Motorcyclist identified in fatal crash near Lake Stevens

Anthony Palko, 33, died Monday night after colliding with a passenger car. The juveniles in the car were taken to the hospital.

Police: Marysville man shot sword-wielding roommate in self-defense

The roommates were arguing over eBay sales, according to police. Then one of them allegedly brandished a two-foot sword.

Logo for news use featuring the municipality of Lake Stevens in Snohomish County, Washington. 220118
Everett boy, 12, identified as Davies Beach drowning victim

Malachi Bell was one of three swimmers in distress Sunday in Lake Stevens. He did not survive.

Port of Everett hosting annual open house after pandemic hiatus

Also, Rustic Cork Wine Bar plans to open a second shop at Fisherman’s Harbor — the latest addition to the port’s “wine walk.”

Mike Kersey with Aiya Moore, daughter of Christina Anderson, right, talk about the condition of Nick’s Place in Everett, Washington on June 17, 2022.  (Kevin Clark / The Herald)
‘We’re all good people when we get clean and sober’

Who has fentanyl taken from us? A messenger who saved lives. A “street mom.” A grandpa who loved his grandkids “999 trillion times.”

Snohomish County Superior Courthouse in Everett, Washington on February 8, 2022.  (Kevin Clark / The Herald)
Bailiff’s comments leads to appeal of child rape conviction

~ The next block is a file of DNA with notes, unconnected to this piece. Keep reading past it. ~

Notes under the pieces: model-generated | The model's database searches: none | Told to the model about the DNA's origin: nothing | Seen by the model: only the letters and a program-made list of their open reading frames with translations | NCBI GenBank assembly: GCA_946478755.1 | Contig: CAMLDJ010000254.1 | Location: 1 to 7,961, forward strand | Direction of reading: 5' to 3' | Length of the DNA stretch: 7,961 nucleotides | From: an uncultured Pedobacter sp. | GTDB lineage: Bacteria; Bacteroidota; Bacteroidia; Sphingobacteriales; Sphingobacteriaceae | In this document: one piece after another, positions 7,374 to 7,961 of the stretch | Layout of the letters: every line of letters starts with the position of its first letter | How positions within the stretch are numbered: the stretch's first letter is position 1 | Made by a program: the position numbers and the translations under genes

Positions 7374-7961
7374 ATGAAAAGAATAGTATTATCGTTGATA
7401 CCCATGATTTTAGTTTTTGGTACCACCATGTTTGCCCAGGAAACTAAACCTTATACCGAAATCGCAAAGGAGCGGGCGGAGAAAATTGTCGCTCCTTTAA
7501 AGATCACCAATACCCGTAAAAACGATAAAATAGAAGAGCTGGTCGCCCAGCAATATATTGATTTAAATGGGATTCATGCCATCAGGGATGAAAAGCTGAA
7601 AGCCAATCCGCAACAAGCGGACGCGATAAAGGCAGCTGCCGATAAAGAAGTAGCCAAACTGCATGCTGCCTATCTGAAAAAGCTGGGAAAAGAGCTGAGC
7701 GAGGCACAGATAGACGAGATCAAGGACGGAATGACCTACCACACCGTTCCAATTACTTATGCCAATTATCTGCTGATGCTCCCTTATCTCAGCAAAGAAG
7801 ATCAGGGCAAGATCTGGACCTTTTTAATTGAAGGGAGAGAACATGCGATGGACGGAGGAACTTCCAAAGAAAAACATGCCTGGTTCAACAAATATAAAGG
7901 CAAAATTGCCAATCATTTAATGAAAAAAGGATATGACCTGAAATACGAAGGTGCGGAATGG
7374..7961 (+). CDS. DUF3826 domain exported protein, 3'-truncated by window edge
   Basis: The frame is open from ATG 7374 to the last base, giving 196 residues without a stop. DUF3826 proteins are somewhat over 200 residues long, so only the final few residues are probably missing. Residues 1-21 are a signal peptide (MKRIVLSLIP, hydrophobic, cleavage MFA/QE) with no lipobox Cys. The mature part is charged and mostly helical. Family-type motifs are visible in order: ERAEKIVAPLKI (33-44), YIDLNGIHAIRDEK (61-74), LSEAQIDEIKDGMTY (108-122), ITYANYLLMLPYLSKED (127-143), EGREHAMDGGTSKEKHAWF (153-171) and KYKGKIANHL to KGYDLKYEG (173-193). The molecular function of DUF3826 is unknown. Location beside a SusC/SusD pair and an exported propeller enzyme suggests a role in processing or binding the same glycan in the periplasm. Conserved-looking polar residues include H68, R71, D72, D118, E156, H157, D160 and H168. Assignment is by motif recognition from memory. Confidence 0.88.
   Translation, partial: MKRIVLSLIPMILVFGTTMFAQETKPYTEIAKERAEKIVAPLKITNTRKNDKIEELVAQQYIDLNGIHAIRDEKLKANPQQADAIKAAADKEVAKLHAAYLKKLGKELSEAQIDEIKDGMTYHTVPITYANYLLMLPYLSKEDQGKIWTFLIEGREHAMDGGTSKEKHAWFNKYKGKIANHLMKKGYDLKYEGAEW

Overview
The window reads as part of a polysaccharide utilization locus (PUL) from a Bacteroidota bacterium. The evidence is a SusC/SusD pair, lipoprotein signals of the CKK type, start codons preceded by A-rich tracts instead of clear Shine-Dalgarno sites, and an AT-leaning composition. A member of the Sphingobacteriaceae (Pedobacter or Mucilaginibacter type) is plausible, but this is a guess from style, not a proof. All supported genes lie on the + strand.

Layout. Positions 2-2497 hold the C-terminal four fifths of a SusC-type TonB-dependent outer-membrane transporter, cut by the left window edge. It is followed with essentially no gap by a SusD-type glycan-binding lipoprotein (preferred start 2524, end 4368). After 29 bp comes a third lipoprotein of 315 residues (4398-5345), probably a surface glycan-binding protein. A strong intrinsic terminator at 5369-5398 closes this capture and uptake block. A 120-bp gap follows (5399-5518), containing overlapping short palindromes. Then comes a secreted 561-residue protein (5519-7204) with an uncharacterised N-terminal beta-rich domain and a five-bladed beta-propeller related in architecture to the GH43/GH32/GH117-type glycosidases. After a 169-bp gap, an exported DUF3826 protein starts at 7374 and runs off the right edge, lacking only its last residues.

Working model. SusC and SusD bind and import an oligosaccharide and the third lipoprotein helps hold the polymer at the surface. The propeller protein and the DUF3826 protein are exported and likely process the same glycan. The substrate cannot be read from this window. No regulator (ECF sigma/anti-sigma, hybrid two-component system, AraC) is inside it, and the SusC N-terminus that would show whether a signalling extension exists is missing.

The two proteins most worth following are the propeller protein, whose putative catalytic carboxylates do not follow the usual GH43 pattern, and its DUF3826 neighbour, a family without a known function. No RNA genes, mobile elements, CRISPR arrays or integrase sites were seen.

Joseph Hall, of Snohomish, was sentenced to more than 13 years in prison. Now he faces another trial.

Jeffrey Vaughan
In unexpected move, Vaughan resigns from Marysville council

He got re-elected in November. But he and his wife moved to Texas when she received a job promotion.

Snohomish County Prosecutor Adam Cornell at the Snohomish County Courthouse on Monday, Nov. 15, 2021 in Everett, Wa. (Olivia Vanni / The Herald)
How to answer Snohomish County’s basic crime questions? ‘Transparent data’

An initiative funded in part by Microsoft could reveal racial disparities, while creating an “apples to apples” database.

Chris Rutland and son Julian buy fireworks from the Big House of Boom stall at Boom City on Thursday, June 30, 2022 in Tulalip, Washington. (Olivia Vanni / The Herald)
At Tulalip’s Boom City, fireworks are a family tradition

Generations have grown up at the Fourth of July institution. “Some people make good money, some are just out here for the pastime.”

Most Read